James Stewart plays the bounty hunter, in one of his postwar "aw, hell" rather than "aw, shucks" performances - Jefferson Smith baptized by fire and burned in the process. Sour, pulling a gun by way of greeting, lying about his motives, this ostensible hero seems less trustworthy than the outlaw, a likable Robert Ryan, whose female companion (Janet Leigh) claims he was framed. But as the girl warms to Stewart, so do we, and the portrait softens. Meanwhile, other character, like the increasingly wily outlaw and the cheerful soldier (revealed to be a probable rapist with an itchy trigger-finger who singlehandledly initiates a battle with Indians) become more suspect. Actually, and stop reading if you don't know how the film ends, I was a bit disappointed with the concluding developments. The outlaw is made too villainous - I accept that he's murderous, and even dishonest, but did he have to be dishonorable too? When he shoots the prospector and waits to ambush the others he becomes too evil, and the story's intriguing moral ambiguity is shot to hell.

No matter; while the movie doesn't end the way it might, neither does this turn of events diminish the power of what came before. Besides, if it weren't for the ambush, we wouldn't get that compelling picture up top, would we? Anyway, I guess I had a bit more to say on the subject than I though. So I turn the table to you, readers. What did you think of the film - and are their any other observations you'd like to add (not that I'm ever not looking for comments after a post, but you get the idea).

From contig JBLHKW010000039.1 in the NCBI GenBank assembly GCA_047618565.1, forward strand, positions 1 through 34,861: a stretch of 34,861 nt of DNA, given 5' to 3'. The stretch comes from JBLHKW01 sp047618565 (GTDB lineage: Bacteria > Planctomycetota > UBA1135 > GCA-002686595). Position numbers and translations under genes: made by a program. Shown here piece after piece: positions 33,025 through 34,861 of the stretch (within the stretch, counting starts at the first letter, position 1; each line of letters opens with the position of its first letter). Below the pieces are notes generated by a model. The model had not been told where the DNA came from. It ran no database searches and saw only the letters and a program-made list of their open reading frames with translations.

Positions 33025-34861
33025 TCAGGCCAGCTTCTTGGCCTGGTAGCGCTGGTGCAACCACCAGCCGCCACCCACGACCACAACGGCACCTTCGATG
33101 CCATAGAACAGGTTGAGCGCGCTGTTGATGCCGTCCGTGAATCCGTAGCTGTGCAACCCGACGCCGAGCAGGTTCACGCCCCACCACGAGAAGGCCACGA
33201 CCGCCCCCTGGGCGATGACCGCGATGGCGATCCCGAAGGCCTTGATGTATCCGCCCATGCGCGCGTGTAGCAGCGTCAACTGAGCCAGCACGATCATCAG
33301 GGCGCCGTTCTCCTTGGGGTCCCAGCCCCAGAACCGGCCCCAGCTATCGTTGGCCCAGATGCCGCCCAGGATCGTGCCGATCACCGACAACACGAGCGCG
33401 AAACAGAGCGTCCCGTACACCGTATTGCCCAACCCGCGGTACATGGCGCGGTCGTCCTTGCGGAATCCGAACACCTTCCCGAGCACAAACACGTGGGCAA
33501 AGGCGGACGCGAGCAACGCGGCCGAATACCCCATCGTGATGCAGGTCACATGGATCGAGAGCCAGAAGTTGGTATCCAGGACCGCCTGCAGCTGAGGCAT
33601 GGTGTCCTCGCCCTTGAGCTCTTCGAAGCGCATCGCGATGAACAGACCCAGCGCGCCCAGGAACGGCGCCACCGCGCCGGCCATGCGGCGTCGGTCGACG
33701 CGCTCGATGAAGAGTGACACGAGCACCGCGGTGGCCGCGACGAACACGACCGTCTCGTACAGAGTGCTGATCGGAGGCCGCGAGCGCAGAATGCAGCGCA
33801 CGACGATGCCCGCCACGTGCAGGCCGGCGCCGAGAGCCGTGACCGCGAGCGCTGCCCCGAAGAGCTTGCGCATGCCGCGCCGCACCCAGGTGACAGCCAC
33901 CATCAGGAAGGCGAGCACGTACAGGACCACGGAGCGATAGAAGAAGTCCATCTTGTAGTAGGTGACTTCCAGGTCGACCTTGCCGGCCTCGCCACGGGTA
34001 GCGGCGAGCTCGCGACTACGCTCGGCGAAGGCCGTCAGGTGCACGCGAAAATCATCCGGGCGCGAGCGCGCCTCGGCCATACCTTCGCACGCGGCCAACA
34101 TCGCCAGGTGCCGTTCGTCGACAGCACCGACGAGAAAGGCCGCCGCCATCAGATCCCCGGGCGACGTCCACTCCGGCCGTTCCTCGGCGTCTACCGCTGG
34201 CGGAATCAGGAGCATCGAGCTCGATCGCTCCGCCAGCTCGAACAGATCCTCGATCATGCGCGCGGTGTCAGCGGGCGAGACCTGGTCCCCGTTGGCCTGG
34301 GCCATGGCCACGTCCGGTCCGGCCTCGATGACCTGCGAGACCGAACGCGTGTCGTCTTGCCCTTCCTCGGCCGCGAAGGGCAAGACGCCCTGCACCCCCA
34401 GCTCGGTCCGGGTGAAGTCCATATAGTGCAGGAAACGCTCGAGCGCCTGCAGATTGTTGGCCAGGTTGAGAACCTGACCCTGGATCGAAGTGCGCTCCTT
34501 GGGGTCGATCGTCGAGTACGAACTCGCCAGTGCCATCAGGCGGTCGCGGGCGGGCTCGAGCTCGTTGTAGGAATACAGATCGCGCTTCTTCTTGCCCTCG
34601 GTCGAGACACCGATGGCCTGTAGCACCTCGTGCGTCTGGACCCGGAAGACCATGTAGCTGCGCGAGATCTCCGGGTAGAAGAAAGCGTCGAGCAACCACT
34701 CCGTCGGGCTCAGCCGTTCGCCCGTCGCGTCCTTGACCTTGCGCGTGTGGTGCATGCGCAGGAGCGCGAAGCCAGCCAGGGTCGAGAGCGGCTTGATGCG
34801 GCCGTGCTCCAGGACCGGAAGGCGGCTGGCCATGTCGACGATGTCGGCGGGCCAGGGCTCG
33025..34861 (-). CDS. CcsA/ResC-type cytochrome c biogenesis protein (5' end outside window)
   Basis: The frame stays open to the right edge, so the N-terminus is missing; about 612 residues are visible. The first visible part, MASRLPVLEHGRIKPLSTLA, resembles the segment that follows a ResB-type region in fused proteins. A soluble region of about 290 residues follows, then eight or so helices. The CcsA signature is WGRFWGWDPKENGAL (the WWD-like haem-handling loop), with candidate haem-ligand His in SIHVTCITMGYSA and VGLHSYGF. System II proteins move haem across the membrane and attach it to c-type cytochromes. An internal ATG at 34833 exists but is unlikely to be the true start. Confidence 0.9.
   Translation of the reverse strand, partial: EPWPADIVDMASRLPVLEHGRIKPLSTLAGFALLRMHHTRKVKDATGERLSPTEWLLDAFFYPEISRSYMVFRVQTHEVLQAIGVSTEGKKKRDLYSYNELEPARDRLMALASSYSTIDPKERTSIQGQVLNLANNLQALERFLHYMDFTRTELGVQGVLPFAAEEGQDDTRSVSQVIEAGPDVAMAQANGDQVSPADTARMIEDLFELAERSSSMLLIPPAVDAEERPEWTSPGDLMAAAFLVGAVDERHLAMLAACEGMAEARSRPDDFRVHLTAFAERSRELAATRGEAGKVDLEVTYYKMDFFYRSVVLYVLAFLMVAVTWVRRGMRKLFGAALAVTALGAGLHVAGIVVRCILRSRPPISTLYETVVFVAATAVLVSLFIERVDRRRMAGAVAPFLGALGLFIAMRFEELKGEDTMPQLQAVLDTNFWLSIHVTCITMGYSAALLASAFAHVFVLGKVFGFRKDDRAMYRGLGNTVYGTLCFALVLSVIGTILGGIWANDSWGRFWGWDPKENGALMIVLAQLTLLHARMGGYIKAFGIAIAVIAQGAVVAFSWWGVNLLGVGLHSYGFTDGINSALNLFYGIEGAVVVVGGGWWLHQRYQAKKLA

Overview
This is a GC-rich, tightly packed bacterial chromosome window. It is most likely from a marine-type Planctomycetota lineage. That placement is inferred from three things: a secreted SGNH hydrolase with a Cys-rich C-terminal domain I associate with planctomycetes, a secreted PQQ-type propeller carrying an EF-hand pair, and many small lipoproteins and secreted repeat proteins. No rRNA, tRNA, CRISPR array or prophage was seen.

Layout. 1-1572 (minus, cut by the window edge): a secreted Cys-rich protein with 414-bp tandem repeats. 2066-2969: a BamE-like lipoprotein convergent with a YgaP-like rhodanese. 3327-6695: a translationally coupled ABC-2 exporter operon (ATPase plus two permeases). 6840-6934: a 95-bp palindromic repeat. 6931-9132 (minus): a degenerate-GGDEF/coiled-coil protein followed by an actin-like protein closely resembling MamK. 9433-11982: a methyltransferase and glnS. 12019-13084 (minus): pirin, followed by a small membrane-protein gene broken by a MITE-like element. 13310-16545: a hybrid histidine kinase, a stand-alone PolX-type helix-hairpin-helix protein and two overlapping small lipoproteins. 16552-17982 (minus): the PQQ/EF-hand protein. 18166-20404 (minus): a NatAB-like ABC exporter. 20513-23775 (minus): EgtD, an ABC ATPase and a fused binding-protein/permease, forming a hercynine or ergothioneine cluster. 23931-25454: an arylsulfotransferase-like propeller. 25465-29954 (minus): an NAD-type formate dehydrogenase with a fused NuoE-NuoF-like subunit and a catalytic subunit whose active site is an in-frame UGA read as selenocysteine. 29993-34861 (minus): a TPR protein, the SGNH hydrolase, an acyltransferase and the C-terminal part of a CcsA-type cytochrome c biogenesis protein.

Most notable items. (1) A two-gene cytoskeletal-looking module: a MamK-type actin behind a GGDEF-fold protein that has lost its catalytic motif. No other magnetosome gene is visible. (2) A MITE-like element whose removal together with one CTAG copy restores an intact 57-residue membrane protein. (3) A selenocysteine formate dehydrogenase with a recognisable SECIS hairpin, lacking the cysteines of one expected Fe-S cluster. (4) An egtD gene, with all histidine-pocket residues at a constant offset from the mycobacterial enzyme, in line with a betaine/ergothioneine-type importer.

Ed Howard said...

This is one of my favorite Manns as well, though all his Westerns are amazing (and Man of the West and The Man From Laramie both edge this one out). It's typical of the Westerns he made with Stewart in that the star does not play a conventionally heroic role but is wracked with guilt and moral conflicts, and hesitates to do the "right" thing until the very last moment. Mann seems to be interested in the conflicts between morality and self-interest -- and he sees morality as severely disadvantaged in that battle. I don't really agree with you about the ending here, because the focus of Mann's ambiguity is always on his hero: the villain is the villain and will act as evil as the story requires of him, but the twist in Mann's films is just how debased the hero can be at times. Mann has many craven, purely evil villains in his films, because his essential theme is how ordinary people respond to evil, which is generally to ignore it and hope it goes away. Even here, Stewart isn't going after Ryan because he's evil, or because of justice, but because it's in his own self-interest to do so.

Joel Bocko said...

You're right that Stewart remains ambiguous to the end, but I guess I was surprised by Ryan's character because he didn't seem purely evil until the end.

I've got Man From Laramie on my DVR too so I look forward to it.

Dean Treadway said...